Sandro Perri asks our patience. And time and again, he proves worth the wait. This week sees the release of In Another Life, his first proper lp since 2011’s visionary Impossible Spaces (that record arriving four years on the heels of his previous outing, Tiny Mirrors).
Perri asks our patience not only in the waiting between albums, but in the listening to them as well. His songwriting increasingly elliptical, it demands close attention and repeat listens. The languid, lo-fi, dusty folk of Tiny Mirrors and Plays Polmo Polpo gave way to the buoyant dimensional shifts of Impossible Spaces’ astral jazz-pop, with songs exceeding the ten-minute mark and often changing keys, tempos, and melodies without warning.
Perri has both doubled down and reigned in his approach on this latest work. The title track serves as the album’s twenty-four-minute centerpiece, followed by the triptych cycle of “Everybody’s Paris” parts 1, 2, and 3, sung respectively by Perri, The Deadly Snakes’ André Ethier, and Destroyer’s Dan Bejar, each with their own lyrical variation on Perri’s arrangements, in what he describes as a “fill-in-the-blanks questionnaire in the form of a song.”
“In Another Life,” however, is Perri’s “experiment in infinite songwriting.” The bubbling swirls of minimalist synth, astral guitar moans, and glistening flashes of electronic squeaks and shimmers cements his place as our space age Arthur Russell. The arrangement varies little as Perri takes us through a stream-of-consciousness journey into an enlightenment that feels like his own private secret. “Let me in to this impossible dream,” he sings, “And know how not to know just what that means.”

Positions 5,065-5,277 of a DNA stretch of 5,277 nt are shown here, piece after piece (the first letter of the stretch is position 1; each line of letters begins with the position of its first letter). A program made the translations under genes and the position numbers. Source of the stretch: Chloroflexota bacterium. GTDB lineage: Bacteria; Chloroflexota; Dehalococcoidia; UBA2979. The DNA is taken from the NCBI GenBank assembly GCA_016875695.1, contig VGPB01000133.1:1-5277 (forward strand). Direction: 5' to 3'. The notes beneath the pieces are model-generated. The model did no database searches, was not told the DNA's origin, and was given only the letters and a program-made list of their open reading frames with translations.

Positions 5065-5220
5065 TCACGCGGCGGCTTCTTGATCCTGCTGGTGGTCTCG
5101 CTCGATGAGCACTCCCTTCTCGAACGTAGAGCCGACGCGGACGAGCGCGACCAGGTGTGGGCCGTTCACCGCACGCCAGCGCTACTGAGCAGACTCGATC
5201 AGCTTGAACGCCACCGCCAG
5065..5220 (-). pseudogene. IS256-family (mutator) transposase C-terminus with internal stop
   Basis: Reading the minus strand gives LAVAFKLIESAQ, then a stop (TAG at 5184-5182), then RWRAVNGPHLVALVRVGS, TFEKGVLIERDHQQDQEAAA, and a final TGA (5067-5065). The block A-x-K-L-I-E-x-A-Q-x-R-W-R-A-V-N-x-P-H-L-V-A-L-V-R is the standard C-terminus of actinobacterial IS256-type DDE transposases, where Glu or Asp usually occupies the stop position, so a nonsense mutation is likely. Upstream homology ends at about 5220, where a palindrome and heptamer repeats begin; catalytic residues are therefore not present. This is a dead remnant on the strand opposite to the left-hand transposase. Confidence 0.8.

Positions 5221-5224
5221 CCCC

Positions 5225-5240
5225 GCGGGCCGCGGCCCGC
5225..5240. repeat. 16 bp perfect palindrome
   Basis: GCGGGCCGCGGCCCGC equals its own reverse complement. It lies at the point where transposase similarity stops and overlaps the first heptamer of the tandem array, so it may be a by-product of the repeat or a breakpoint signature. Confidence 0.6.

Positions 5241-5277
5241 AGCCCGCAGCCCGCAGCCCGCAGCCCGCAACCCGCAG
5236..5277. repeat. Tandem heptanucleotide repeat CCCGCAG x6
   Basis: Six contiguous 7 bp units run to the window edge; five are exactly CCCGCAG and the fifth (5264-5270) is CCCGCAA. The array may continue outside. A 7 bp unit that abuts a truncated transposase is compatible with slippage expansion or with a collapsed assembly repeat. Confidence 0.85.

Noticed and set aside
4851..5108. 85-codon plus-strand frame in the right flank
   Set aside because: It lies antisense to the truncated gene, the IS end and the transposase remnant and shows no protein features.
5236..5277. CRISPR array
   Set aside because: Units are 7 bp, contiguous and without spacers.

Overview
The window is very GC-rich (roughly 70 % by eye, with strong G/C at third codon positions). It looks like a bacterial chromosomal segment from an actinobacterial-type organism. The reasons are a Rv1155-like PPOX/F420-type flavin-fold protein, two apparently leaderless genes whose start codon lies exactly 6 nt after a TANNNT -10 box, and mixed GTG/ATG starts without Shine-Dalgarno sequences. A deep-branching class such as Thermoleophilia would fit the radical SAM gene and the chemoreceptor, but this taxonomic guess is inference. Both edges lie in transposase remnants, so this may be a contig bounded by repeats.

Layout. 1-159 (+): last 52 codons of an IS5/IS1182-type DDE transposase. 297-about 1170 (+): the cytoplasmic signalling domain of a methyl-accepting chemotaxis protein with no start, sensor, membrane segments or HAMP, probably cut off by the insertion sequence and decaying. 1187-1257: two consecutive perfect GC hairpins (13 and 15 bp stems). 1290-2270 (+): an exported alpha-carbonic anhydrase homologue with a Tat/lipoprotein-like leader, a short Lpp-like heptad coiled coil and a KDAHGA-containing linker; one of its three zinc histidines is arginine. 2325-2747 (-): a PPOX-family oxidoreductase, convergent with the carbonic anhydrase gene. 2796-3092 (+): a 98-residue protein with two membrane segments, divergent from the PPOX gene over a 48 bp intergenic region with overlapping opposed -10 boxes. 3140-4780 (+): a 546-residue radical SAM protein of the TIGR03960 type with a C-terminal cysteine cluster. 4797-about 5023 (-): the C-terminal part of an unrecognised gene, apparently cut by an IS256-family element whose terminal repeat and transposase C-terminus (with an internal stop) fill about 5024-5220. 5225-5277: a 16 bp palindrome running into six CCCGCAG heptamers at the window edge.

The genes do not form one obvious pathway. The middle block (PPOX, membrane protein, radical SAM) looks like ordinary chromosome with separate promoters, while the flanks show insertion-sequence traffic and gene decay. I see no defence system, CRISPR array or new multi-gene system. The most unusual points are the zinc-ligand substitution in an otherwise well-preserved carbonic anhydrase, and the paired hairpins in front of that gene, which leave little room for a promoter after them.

Across this expansive and cosmic piece, arguably his finest work to date, Perri muses on the possibilities of what can and cannot be: the complete divesting of one’s own ego (“Any answer, a question remains / To flourish and without expansion or gain?) and the bittersweet melancholy of romanticized nostalgia (Black, brown, red, blue, yellow, green, and white / Seen and understood in each its own right / And how freely goes a child at night / In another life?”) These existential meditations are fulfilling in their poetic ambiguity, the inherit sadness of the unknown, and the beauty that is also inherent in that unknowing. Indeed, this is how Perri walks on the moon, each step moving him up to a spiritual lightness that feels like floating. No matter the wait, how generous of him to invite us along. words / c depasquale